My big brother Austin on the other hand was very paranoid about security, he was (at that time) a Microsoft Solutions Architect. He refused to use anything that could bypass his firewalls and made it his duty and mission to find ingenious ways to block it. Austin did not trust any software from the same people who produced spyware laden Kazaa one of the earliest p2p (person-to-person) file sharing platforms. It is ironic that Skype has now been acquired by Microsoft and is now mainstream, accepted by the same corporations who once did everything to block it. It is interesting also now that most of my conversations with Austin are also now on Skype.

I actually use Skype to make more than just free calls these days; I use “SkypeOut” for paid calls as well. I have subscription bundles for countries and even use Skype Manager to allocate Skype credit to my wife and my mother – bad mistake, not advisable. 

Skype can also let you use Internet on hotspots like Boingo and since your payment details are stored anyway, it can basically be used to pay for anything. I still wonder why Starbucks did not just buy Skype and allowed Microsoft to grab it.

Skype is an excellent platform for payments and if Microsoft does not see this opportunity they are truly done. They should just turn over and die. It already stores payment details so PCIDSS compliance is not an issue. It has encryption and it is available on mobile and desktop. It also accepts multiple payment types across continents and converts them to Skype Credits. Skype is already being used to pay for access time at hotspots so I don’t see why that functionality cannot be extended.

Google has pulled the mother of all stunts with Google Wallet for Gmail. It is definitely going to be huge as it is a no-brainer. They are also chasing Skype with “hangouts”. P2P payments fit nicely with the tools you use to communicate with people daily. I told someone recently that the day Whatsapp decides to add P2P payments, I will go back to farming as the game is over.

These platforms have tremendous reach and great potential. There is no point trying to build the next P2P payments platform when all these guys need to do is just add your entire product as a feature. The real opportunities for payments startups are in B2B (business to business) and B2C (business-to-consumer) and it is rapidly getting crowded. Maybe it is time to start talking to WeChat, Saya, 2Go and others.

The current state of the payment industry is pathetic. It is reminiscent of the early gold prospecting days by pioneers in California; totally chaotic. I believe that all the consumer wants is simplicity and if payments are already woven into everyday processes like messaging, there is a higher chance that they will use it than install yet another app or get another card. Maybe the messaging companies are the railroad barons of future payments.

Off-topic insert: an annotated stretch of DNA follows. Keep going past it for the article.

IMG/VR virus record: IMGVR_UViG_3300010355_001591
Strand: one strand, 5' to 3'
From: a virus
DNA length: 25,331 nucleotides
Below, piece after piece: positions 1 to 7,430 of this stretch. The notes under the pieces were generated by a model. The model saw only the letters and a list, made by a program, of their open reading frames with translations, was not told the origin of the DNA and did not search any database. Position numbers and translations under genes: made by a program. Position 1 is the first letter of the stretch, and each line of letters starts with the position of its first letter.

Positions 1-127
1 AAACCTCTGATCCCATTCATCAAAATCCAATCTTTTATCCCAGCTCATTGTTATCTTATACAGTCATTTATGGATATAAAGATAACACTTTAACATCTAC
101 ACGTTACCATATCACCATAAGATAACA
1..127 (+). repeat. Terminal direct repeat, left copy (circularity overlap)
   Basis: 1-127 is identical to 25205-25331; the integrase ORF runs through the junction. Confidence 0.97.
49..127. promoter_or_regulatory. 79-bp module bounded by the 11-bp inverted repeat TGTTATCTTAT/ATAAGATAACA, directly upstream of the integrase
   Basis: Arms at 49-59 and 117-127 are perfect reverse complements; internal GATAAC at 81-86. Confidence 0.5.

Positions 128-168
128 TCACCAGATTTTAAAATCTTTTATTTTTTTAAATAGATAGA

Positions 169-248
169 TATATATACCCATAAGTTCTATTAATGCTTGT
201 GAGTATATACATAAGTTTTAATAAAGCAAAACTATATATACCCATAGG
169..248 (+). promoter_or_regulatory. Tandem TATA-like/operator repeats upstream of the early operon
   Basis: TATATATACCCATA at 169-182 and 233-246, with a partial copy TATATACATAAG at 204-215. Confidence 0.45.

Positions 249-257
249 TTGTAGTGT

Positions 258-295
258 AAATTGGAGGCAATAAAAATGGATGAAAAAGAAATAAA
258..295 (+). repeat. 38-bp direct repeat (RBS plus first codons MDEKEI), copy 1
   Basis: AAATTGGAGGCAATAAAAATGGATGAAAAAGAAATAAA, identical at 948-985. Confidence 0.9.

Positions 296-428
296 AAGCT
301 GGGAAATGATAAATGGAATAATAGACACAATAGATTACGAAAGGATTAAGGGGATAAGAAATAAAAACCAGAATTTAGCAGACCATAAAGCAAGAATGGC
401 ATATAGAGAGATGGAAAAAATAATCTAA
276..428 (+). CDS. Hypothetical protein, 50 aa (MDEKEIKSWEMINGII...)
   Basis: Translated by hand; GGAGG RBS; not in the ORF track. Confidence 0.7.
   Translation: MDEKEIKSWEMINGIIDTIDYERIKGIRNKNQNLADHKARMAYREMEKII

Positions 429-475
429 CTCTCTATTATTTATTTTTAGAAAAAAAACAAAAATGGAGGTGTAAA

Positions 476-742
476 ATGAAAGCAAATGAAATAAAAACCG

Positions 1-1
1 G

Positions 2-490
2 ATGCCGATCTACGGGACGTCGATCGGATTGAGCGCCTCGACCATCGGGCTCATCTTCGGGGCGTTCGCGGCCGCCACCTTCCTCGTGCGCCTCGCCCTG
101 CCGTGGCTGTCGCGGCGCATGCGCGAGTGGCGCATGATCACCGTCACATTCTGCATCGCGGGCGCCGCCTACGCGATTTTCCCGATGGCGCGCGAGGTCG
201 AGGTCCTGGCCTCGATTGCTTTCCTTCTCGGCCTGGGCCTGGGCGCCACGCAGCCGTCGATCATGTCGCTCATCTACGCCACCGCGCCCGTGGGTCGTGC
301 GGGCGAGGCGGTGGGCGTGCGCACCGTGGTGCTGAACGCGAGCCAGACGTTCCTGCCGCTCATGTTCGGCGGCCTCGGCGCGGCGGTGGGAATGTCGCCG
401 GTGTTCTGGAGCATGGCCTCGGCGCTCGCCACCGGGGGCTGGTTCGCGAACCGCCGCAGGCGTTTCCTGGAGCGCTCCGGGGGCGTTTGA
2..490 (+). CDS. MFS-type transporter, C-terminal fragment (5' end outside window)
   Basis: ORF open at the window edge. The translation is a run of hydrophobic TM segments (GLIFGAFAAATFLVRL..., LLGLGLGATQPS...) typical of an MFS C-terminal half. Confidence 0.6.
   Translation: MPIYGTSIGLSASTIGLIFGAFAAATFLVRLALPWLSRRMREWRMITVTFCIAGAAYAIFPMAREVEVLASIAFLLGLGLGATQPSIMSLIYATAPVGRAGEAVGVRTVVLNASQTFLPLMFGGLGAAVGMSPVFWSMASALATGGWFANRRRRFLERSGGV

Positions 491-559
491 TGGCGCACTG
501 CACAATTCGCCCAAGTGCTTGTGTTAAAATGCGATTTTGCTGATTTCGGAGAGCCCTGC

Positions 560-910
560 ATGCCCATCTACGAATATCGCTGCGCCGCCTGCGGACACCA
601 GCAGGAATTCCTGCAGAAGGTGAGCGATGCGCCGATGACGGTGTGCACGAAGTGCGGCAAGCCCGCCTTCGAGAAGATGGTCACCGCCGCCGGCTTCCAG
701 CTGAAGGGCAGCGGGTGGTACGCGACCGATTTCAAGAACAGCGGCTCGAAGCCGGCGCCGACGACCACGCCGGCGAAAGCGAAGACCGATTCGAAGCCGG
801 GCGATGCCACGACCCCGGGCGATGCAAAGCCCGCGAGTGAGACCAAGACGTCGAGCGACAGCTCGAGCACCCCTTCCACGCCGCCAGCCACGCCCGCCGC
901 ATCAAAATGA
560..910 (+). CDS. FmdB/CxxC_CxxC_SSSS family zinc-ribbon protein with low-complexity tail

If Microsoft does not see the advantage of using Skype as payments platform, they just leave a wide opportunity for Google Wallet to become the “Skype of payments”

Dear Rocket… Please Save Nigerian Internet From Itself

This post was originally on my Medium. I hate Posthaven :(

Dear Rocket…

Please save Nigerian Internet from itself

Dear Rocket Internet,

I have followed your interest in Africa (especially my home country Nigeria) initially with some amusement, which rapidly evolved, into concern and trepidation, now with resignation. You have come to stay and we must deal with you even if we do not like to do so.

I read the article on your recent foray into the online business in Nigeria and a certain quote by your founder caught my attention, “I don’t build boats, I build aircraft carriers,”

We in Africa and especially Nigeria are no strangers to boats from Europe and as a Benin Man who remembers the British punitive expedition that led to the great Benin Massacre in 1897, we also know the difference between merchant ships, slave ships and war boats. Aircraft carriers are a different breed as their presence on our coasts can only mean one thing – war.

We do not understand why you would want to be at war with us as we are not the enemy. We expected you to come like the missionaries with the guise of evangelization before springing the surprise of colonization and amalgamation upon us. We shall pretend we did not hear that quote and will pretend that you are here bringing good tidings like missionaries or ready to trade like the merchants.

Just as the missionaries built hospitals and churches, merchants built roads and infrastructure that probably are still the only civil infrastructure present in many parts of Africa today, we invite you to also help us build our Internet infrastructure. The colonial-era infrastructure not only helped trade and evangelization, it became the foundation for modern infrastructure we all benefit from till today.

In Nigeria we claim to have 40 million people on the Internet but figures from Facebook and other sources make that doubtful. What is however not in question is the need for better Internet. Mainone Cable and others have accomplished the difficult task of bringing submarine cables and wholesale Internet (to the same shores where you have landed) but the last-mile seems to be a very difficult hurdle to cross. Eric Schmidt of Google already knows about this problem, as Google is supposed to be very "bullish" on Nigeria’s prospects.